Geriatricians generally agree that some older people possess an exaggerated sense of what they can still do, even as hazards lie in wait: staircases, throw rugs, slick bathtubs, concrete bumpers in parking lots, tree roots, their own pets. And medications like hypertension drugs and antidepressants, which can cause dizziness, are increasingly the cause of falls.
Twenty-five percent of older people who fall and fracture a hip die within a year. Eighty percent are left with severe mobility problems, no longer able to walk a city block. Those who die or become severely disabled after a hip fracture are usually people who were frail or sick — or both — before their fall, said Dr. Mary Tinetti, a geriatrician at the Yale School of Medicine who has studied falls for more than 30 years.
After a fall, life is upended in an instant — a sudden loss of independence, an awkward reliance on family and friends, and a new level of fear for those who fall, and their contemporaries.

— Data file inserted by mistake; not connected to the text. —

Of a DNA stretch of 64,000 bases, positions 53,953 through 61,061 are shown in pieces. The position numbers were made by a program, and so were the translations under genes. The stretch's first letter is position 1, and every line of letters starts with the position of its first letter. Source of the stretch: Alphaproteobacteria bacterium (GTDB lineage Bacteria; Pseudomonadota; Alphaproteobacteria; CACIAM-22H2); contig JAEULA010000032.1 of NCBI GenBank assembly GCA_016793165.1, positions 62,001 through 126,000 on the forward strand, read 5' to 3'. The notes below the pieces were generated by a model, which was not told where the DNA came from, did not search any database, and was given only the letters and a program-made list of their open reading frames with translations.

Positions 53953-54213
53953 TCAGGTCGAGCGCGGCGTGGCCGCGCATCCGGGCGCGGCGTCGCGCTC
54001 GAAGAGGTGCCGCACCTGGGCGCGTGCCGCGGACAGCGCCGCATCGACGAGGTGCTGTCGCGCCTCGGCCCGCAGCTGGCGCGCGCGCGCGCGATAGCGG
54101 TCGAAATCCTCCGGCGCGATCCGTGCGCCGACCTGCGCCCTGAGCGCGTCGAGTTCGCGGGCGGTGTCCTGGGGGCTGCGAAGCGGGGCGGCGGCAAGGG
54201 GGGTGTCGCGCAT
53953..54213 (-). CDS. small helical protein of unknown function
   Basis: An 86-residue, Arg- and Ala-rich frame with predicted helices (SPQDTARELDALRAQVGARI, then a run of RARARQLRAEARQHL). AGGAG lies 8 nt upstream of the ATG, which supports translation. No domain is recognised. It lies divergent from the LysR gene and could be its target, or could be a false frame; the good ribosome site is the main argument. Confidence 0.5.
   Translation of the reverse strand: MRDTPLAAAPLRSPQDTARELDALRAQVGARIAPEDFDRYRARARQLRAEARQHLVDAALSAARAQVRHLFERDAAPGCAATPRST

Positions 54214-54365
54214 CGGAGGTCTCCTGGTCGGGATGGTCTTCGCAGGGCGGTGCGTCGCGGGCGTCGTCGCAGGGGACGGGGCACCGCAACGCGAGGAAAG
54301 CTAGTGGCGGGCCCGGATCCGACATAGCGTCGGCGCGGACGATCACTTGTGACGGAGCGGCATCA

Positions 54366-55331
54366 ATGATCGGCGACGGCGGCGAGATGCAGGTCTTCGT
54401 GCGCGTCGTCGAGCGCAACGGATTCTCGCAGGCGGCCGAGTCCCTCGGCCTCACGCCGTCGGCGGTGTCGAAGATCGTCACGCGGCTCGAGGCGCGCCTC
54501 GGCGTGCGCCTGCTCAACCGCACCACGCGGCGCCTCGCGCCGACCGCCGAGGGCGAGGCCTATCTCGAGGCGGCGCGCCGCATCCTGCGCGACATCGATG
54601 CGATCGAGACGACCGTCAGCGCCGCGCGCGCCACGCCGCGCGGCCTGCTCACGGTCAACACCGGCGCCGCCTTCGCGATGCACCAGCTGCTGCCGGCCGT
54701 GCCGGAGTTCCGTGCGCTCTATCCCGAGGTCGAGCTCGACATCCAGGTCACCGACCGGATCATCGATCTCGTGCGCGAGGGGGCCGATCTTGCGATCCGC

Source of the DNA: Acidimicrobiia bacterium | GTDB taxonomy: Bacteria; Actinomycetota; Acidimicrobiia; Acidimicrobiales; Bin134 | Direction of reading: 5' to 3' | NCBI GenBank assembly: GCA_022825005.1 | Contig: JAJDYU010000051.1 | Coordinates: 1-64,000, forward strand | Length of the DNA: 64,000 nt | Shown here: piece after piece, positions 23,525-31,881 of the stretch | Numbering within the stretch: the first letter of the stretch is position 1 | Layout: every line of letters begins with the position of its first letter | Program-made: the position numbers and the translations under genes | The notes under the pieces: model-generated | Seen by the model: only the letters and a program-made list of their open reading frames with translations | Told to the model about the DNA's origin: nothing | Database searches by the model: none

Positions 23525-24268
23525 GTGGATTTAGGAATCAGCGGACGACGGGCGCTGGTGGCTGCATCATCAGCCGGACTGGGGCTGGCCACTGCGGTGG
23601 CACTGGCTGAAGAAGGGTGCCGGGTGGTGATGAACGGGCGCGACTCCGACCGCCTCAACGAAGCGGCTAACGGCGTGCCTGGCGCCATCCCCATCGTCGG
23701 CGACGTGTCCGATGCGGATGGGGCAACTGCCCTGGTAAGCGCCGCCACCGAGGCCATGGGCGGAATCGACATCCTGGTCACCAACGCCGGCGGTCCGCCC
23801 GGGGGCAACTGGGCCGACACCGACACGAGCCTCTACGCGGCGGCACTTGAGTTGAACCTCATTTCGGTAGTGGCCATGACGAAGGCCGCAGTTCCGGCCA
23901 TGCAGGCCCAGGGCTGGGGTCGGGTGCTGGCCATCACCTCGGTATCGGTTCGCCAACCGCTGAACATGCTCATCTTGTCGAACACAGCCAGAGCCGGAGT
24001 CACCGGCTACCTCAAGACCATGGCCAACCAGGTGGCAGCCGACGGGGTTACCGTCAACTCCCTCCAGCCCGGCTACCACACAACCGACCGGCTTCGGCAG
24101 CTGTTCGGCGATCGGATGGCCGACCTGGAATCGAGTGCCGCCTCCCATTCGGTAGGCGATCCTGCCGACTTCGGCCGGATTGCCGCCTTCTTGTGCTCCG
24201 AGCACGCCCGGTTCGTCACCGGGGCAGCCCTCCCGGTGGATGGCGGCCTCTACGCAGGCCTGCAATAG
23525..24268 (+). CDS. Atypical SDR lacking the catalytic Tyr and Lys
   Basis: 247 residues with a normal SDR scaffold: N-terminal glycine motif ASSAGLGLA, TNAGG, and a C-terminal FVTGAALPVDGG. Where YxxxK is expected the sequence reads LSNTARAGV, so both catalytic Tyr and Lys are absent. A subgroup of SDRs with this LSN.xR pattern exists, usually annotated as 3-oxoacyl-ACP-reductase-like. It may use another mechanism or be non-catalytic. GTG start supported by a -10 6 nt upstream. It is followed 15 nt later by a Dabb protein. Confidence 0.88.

A Painful Reality
Like many who fall, Mrs. Rees blamed herself for tripping over the unseen step in the chaos of late-afternoon traffic near the Grand Bazaar. “I just couldn’t believe I did something so dumb,” she said.
In the ambulance to a hospital, she was in so much pain that she insisted the driver put on his siren. She called one of her daughters, Joanna Rees, in San Francisco. “She sounded terrible,” Ms. Rees recalled. “She kept saying, ‘You have to get me out of here. I have to leave.’ But when I talked to the doctor, he said she wasn’t going anywhere. She couldn’t even stand up.”
Mrs. Rees was a textbook case of a serious injury waiting to happen. Her risks included previous falls, impaired balance, and the arthritis in her knees.
On a trip to London to visit her daughter Barbara in 2008, she stumbled and fell on the sidewalk just outside her daughter’s apartment. Embarrassed, she hoped her daughter hadn’t been looking out the window. She fell twice after that, but each time, she picked herself up without a scratch.
In hindsight, Barbara Rees, who has since moved to San Francisco, realizes that perhaps she should have paid closer attention to her mother’s balance. Yet none of Mrs. Rees’s children thought about suggesting to their mother that she take preventive measures — enroll in a balance class, for instance, or avoid dehydration, which can cause dizziness — just as people take precautions to stave off, say, heart disease.
Continue reading the main story Balance is a complicated equation involving vision, muscle strength, proprioception (the body’s ability to know where it is in space), and attention. As people age, those elements deteriorate.